# Unsigned integer underflow in C

I've seen multiple questions on the site addressing unsigned integer overflow/underflow. Most of the questions about underflow ask about assigning a negative number to an unsigned integer; what's unclear to me is what happens when an `unsigned int` is subtracted from another `unsigned int` e.g. `a - b` where the result is negative. The relevant part of the standard is:

A computation involving unsigned operands can never overﬂow, because a result that cannot be represented by the resulting unsigned integer type is reduced modulo the number that is one greater than the largest value that can be represented by the resulting type.

In this context how do you interpret "reduced"? Does it mean that `UINT_MAX+1` is added to the negative result until it is `>= 0`?

I see that the main point is addressed by this question (which basically says that the standard chooses to talk about overflow but the main point about modulo holds for underflow too) but it's still unclear to me:

Say the result of `a-b` is `-1`; According to the standard, the operation `-1%(UINT_MAX+1)` will return `-1` (as is explained here); so we're back to where we started.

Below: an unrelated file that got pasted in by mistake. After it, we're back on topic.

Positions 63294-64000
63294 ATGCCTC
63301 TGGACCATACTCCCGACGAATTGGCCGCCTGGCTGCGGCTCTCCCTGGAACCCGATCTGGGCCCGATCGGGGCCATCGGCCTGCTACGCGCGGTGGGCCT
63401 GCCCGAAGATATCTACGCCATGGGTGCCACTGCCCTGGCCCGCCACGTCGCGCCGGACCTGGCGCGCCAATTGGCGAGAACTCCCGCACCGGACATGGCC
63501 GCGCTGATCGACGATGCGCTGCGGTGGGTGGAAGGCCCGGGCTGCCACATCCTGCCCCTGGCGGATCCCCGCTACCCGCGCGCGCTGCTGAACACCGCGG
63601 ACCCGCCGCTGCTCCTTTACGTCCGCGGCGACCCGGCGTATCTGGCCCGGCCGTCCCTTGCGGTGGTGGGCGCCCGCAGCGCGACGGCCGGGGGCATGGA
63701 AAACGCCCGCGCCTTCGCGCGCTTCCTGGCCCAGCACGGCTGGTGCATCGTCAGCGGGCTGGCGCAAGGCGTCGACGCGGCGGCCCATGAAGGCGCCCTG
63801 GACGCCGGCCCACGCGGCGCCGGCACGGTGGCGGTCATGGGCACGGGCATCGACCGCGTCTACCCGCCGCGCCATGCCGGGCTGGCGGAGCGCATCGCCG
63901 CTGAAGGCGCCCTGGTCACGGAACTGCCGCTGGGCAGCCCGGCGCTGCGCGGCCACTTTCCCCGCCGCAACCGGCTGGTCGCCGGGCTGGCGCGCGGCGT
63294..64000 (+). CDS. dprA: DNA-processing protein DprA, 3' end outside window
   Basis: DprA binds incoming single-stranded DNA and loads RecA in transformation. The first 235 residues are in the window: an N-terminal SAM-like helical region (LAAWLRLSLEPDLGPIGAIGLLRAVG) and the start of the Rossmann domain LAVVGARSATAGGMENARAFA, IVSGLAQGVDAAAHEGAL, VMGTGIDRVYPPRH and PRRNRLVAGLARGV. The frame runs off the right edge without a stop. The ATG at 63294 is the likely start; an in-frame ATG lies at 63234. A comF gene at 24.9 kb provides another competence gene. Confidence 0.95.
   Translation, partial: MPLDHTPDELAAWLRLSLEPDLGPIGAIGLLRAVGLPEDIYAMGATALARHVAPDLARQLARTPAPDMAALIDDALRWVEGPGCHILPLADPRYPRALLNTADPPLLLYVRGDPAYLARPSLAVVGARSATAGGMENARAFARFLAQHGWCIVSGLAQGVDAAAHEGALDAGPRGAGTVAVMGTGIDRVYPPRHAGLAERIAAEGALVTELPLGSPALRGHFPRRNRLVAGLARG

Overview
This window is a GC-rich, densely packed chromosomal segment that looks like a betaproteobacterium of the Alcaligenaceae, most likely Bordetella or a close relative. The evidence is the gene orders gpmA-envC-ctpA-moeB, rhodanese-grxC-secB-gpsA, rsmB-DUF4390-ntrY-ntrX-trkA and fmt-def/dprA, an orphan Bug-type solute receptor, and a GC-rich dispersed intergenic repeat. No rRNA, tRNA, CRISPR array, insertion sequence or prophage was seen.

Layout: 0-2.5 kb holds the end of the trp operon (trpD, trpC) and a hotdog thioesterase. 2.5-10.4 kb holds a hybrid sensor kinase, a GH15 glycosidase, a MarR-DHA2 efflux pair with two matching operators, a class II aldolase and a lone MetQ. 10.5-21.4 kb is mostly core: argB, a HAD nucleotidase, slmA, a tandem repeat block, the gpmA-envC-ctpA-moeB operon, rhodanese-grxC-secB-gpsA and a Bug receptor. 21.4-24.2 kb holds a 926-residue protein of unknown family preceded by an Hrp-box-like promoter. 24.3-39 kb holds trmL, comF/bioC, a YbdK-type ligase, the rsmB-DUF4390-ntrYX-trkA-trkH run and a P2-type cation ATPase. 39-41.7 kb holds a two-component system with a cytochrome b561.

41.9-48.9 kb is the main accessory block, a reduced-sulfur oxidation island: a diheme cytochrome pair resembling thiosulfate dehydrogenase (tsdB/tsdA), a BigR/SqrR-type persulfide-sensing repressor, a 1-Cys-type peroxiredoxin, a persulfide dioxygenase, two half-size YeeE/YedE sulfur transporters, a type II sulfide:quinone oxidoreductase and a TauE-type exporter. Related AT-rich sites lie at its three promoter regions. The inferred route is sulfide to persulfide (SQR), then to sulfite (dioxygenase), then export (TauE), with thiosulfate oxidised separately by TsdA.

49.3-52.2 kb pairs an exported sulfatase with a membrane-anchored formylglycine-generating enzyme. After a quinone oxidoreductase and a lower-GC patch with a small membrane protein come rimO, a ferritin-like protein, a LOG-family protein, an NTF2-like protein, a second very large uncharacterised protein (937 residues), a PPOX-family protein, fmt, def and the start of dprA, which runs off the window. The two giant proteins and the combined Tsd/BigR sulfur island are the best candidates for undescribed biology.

This may be overly pedantic, but does this modulo mean a mathematical modulo as opposed to C's computational modulo?

• Nothing is added or subtracted, and no modulol operation is performed: the result is truncated to the number of bits of the destination operand. If the `unsigned` type is 32 bits, more bits do not even exist. However the result of a 32-bit multiplication could be 64 bits in the processor, in which case the upper 32-bits are ignored. – Weather Vane Jun 17 '18 at 21:27
• Conceptually, the calculations are done using 'infinite precision', and the result is reduced to a value in the range `0..UINT_MAX`. – Jonathan Leffler Jun 17 '18 at 21:32
• @EnzoNakamura I think that is misleading. The code doesn't do any modulo operations. The result is either truncated, or if there are no more significant bits, allowed to wrap. Integer sizes suit the natural szie of the processor registers, allowing this to happen without any post-processing. – Weather Vane Jun 17 '18 at 21:44